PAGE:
For the next few months, most banks will accept these notes for deposit into customer accounts. However, agreeing to exchange notes is at the discretion of individual institutions. Only Barclays, RBS, NatWest, Ulster Bank and the Post Office have agreed to exchange the old-style £50 notes, for up to £200 in value, at their branch counters for both customers and non-customers until 30th October 2014.
To comply with anti-money laundering regulations, you may be required to provide identification, such as a passport or driving licence, when exchanging your notes.
Ultimately, the Bank of England will always exchange its old-series notes at their premises on Threadneedle Street in the City of London.
If you are not sure which style of £50 notes that you have, please visit http://www.bankofengland.co.uk/banknotes/Documents/houblon50a4poster_gb.pdf to see a specimen.
From Saturday 26th April, the full implementation of new rules designed by the Financial Conduct Authority come into effect across the UK mortgage lending sector. These rules, the Mortgage Market Review, aim to protect consumers from the reckless lending that led to the crash in 2008 by changing the criteria on which a lending decision is made.
Traditionally, a mortgage lender would determine the amount that an applicant could borrow by applying a multiplier to their income. Under these new rules, the emphasis has shifted to the ability to afford the repayments.
The mortgage lender will interview all applicants to carry out an Affordability Check where their household income and expenditure will be reviewed in microscopic detail and where they are required to disclose any significant upcoming changes to their income.
One of the area of expense expected to come under particular scrutiny is child care costs. The government Tax-Free Child Care scheme does not come into effect until autumn 2015 and, until then, in many cases the parents carry the full cost.
Applicants are therefore faced with a vicious circle where this cost of allowing both parents to work to increase their household income will become an impediment to securing a mortgage.
Not only does the Affordability Check have to show that the repayments can be afforded today but also for the next five years. For example, lenders will apply a stress test to determine if the household budget can sustain the repayments if the level of interest rates were to increase by 3%.
These rules apply both to first-time buyers and those looking to remortgage and will have an impact both on the amount that can be borrowed and the length of time the application process will take.
To present the best picture to mortgage lenders, applicants are advised to have their household budget worked out in detail and to have reviewed their regular expenditure before starting the process. Paying off any debts, where possible, and the trimming the extras (such as unused gym memberships, a subscription to a streaming service or a wine club fee) will boost the profile.
It needs to be borne in mind that the mortgage lender will require at least three months of supporting documentation to show that they are financially healthy. As a result, any lifestyle changes need to be made well in advance of starting the application process.
Whilst those with a thrifty lifestyle and no dependants will potentially be able to secure a larger mortgage than they would have done previously, for the vast majority securing a mortgage just got tougher!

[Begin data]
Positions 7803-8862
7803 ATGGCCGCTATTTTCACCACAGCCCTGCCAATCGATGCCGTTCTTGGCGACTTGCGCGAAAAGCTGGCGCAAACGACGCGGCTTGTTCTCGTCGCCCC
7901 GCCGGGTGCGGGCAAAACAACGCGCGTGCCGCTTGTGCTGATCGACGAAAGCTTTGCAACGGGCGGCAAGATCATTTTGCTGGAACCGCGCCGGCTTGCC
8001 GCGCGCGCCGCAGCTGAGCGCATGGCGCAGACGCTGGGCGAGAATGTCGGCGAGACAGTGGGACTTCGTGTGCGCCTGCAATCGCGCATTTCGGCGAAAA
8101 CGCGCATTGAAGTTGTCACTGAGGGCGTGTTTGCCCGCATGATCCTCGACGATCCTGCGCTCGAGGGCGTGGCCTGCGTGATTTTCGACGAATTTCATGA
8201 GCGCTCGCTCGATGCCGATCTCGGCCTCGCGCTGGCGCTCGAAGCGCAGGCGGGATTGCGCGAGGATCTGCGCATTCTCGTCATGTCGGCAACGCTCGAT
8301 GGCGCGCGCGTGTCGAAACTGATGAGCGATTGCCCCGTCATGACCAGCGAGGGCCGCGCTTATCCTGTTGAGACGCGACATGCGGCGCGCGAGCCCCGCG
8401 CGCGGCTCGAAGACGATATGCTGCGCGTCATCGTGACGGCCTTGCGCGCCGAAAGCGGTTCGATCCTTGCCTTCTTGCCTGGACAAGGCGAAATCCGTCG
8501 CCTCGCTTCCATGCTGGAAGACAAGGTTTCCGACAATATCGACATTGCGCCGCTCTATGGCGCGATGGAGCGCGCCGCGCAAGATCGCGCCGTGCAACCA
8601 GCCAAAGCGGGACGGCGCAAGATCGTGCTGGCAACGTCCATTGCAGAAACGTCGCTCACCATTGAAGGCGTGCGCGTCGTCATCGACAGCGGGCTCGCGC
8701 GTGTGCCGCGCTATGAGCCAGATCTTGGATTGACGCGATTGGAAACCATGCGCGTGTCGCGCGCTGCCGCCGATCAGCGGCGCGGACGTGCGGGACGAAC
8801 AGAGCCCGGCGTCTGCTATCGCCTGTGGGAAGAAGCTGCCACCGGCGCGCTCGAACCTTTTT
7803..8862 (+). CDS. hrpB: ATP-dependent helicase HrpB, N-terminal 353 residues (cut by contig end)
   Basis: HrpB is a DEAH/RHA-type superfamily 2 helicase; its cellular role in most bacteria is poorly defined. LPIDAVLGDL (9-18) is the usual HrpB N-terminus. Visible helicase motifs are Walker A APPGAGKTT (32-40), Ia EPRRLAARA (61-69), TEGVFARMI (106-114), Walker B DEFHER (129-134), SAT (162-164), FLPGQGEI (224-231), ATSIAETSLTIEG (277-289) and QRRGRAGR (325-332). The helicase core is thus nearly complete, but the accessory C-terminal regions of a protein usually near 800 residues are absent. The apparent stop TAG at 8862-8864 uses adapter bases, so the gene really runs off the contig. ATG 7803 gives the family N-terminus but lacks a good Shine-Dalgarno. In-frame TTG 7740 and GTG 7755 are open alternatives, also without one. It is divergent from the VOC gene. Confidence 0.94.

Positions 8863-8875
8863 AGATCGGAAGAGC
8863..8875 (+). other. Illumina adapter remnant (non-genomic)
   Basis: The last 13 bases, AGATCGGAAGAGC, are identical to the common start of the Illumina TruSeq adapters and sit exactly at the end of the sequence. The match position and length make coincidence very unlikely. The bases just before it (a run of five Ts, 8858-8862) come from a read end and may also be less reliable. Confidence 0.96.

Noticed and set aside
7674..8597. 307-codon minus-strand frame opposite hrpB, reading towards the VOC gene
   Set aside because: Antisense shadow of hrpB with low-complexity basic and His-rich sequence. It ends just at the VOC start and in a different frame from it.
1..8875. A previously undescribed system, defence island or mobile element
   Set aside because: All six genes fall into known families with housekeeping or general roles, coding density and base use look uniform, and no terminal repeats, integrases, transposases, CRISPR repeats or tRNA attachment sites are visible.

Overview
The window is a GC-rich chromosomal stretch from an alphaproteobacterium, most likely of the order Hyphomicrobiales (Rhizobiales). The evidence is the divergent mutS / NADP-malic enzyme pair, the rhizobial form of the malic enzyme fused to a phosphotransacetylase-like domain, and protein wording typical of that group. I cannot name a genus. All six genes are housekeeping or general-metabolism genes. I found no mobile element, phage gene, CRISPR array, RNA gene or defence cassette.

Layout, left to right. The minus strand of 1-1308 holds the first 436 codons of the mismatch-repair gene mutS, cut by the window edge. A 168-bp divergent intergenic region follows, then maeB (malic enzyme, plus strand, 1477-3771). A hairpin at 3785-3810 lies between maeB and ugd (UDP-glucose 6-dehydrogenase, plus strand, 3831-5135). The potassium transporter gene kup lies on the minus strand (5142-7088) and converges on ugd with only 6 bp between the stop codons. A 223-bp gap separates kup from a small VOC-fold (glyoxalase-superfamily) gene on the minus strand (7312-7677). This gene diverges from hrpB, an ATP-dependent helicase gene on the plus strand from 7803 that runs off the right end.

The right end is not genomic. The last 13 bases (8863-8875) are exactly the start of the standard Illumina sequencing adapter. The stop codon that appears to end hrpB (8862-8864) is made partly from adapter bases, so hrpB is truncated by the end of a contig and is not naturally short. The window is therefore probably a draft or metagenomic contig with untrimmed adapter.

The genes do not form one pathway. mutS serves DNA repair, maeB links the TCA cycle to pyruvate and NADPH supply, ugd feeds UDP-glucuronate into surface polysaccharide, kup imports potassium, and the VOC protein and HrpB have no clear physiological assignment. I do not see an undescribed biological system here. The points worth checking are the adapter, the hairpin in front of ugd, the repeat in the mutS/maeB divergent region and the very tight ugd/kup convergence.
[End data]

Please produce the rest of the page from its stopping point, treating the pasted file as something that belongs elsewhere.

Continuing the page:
If you would like more detailed guidance on the impact of the Mortgage Market Review or have a specific question, please contact firstname.lastname@example.org to arrange a consultation.
Have you ever wondered why the tax year in the United Kingdom runs from 6th April to 5th April? The reason is steeped in history.
Prior to 1752, the New Year’s Day in Britain used to be in on 25th March, the Spring Quarter day, and the tax year started on the same day.
Back in 1582, Pope Gregory XIII had reformed the calendar from the Julian predecessor to the new Gregorian calendar. To improve accuracy, the length of a year was slightly reduced.
Britain was slow to adopt this change – by 1752 their calendar was eleven days out of sync from the rest of Europe.
To correct this, Wednesday 2nd September 1752 was followed by Thursday 14th September 1752, a change that literally led to riots on the streets due to the lack of compensation for the loss of income from the short working month.
The Treasury, mindful of this public fury, moved the start of the next tax year back by eleven days to 5th April 1753 so that the populous was not paying a full year of tax for only 354 days.
Although, as part of the change to the Gregorian calendar, New Year’s Day was moved to 1st January, the quarter days still are used in the determining when agricultural and commercial rents are payable.
The adjustment in the Gregorian calendar to slightly reduce the effective length of each year was to stop the century years from being a leap year, as they were under the Julian calendar. As a result, 1800 was a day shorter than it would have been. To reflect this, the Treasury moved the start of the tax year back by a day to 6th April 1800 and it has continued to be 6th April ever since!
Here are five Key Tax Changes have or will shortly come into force in the 2014-15 tax year:
– the standard Personal Allowance has increased to £10,000.
– the new ISA annual allowances are £5,940 each for a Cash ISA and a Share ISA.
– from 1st July 2014, all ISAs will be converted to New ISAs (NISAs) with an overall unrestricted annual allowance of £15,000.
– the Capital Gains Tax Private Residence Relief period will reduce from three years to eighteen months with effect from April 2014.
– almost every business is eligible for the Employment Allowance that reduces Employer’s National Insurance contributions by up to £2,000 per year.